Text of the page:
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Tools for data

Project Description

Toolshed: Less Boiler-Plate |build|_
===========================

.. |build| image:: https://travis-ci.org/brentp/toolshed.svg
.. _build: https://travis-ci.org/brentp/toolshed

This is a collection of well-tested, simple modules and functions
that I use frequently.

Files
-----

If you have a "proper" CSV file with quoting and such, use python's `csv`_
module.

If all you have is a file with a header and you want to get a dictionary
for each row::

>>> from toolshed import reader, header, nopen
>>> for d in reader('toolshed/tests/data/file_data.txt'):
... print d['a'], d['b'], d['c']
1 2 3
11 12 13
21 22 23

works the same for gzipped, bzipped, and .xls files and for stdin (via "-")
and for files over http/ftp::

>>> for drow in (d for d in reader('toolshed/tests/data/file_data.txt.gz') if int(d['a']) > 10):
... print drow['a'], drow['b'], drow['c']
11 12 13
21 22 23

if one can specify the header to a file without one using the `header=` kwarg.
If `header` is "ordered" then an OrderedDictionary will be used so that
drow.keys() and d.values() will return the values in the order they appeared in the file.

If `header` is a callable (a function or class) then, for each row, that
callable will be called for each row with a single argument which is the
list of columns in the future, it may be called as: callable(\*row) instead
of callable(row). **comments welcome**.

the `toolshed.nopen` can open a file over http, https, ftp, a gzipped file, a
bzip file, or a subprocess with the same syntax.

>>> nopen('toolshed/tests/data/file_data.txt.gz') # doctest: +ELLIPSIS
<gzip open file ...>
>>> nopen('|ls') # doctest: +ELLIPSIS
<generator object process_iter at ...>

you may need to send stdin to a proc:

# NOTE mode is None
>>> proc = nopen("|awk '(NR % 2 == 1)'", mode=None)

# write some stuff to STDIN
>>> proc.stdin.write("number\n")
>>> for i in range(5):
... proc.stdin.write("%i\n" % i)

# IMPORTANT! close stdin
>>> proc.stdin.close()

# the read stdout
>>> for d in reader(proc.stdout, header=True):
... print d
{'number': '1'}
{'number': '3'}

In addition, you can skip the first lines of a file with a function like::

skipper = lambda toks: toks[0].startswith('#')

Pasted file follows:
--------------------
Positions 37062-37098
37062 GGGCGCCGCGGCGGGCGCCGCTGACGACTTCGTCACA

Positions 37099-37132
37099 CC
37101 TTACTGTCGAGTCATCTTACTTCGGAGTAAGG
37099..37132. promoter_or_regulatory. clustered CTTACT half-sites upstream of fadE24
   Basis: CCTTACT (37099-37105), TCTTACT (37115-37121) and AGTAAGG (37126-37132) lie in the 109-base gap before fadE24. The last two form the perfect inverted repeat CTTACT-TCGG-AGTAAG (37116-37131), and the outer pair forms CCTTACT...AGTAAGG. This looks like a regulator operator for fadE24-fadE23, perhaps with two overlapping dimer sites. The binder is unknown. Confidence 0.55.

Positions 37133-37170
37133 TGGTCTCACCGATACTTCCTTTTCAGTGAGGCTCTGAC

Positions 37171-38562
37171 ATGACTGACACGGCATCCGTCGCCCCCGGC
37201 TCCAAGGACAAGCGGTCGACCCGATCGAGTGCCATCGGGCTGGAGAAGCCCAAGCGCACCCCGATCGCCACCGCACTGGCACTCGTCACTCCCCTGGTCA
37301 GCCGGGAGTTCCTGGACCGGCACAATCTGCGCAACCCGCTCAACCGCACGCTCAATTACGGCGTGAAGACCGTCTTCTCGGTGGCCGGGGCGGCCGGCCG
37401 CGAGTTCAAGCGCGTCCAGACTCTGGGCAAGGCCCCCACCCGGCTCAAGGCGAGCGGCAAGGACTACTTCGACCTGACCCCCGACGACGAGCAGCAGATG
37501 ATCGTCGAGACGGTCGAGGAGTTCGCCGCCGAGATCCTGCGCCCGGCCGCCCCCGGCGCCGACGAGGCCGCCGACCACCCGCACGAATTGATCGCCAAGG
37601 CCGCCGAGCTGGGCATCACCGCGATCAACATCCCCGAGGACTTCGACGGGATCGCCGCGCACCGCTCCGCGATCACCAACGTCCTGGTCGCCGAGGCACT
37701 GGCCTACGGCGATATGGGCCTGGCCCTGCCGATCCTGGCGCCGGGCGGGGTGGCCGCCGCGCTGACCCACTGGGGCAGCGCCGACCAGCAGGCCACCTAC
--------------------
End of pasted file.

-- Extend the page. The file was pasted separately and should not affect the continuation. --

for d in reader('file-with-extra-header.txt', skip_while=skipper):
do_stuff(d)

Pools
-----

ctrl+c on a long-running multi-processing pool is often non-responsive.
if we use toolshed.pool(), that is fixed (using signal).

this module also provides pmap, which wraps multiprocessing.Pool.map()
to expand args, so we can do:

>>> def fn(a, b):
... return a + b

>>> list(pmap(fn, [(1, 1), (2, 3)]))
[2, 5]



and the fn will be mapped in parallel and we didn't need a wrapper function
for fn like:

def wrapper(args):
return fn(*args)

as we would normally.

Note that this is like:

>>> from itertools import starmap
>>> list(starmap(fn, [(1, 1), (2, 3)]))
[2, 5]

But Pool.starmap is not available until python 3.3

This can cause problems in cases where your 'fn' expects
args, instead of the exploded arguments. In the future, it may introspect fn,
but that is not implemented for now.


Shedskinner
-----------

Shedskin is a program that takes python scripts, infers the types based
on example input and generates fast C++ code that compiles to a python
extension module. Shedskinner is a decorator that automates this for a single
function. Use looks like::

from toolshed import shedskinner

@shedskinner((2, 12), long=True, fast_random=True):
def adder(a, b):
return a + b

Where here, we have decorated the adder function to make it a compiled, fast
version that accepts and returns integers. The (2, 12) are example arguments
to the function so that shedskin can infer types.
The keyword arguments are sent to the compiler (see:
https://gist.github.com/1036972) for more examples.

Links
-----

.. _`csv`: http://docs.python.org/library/csv.html

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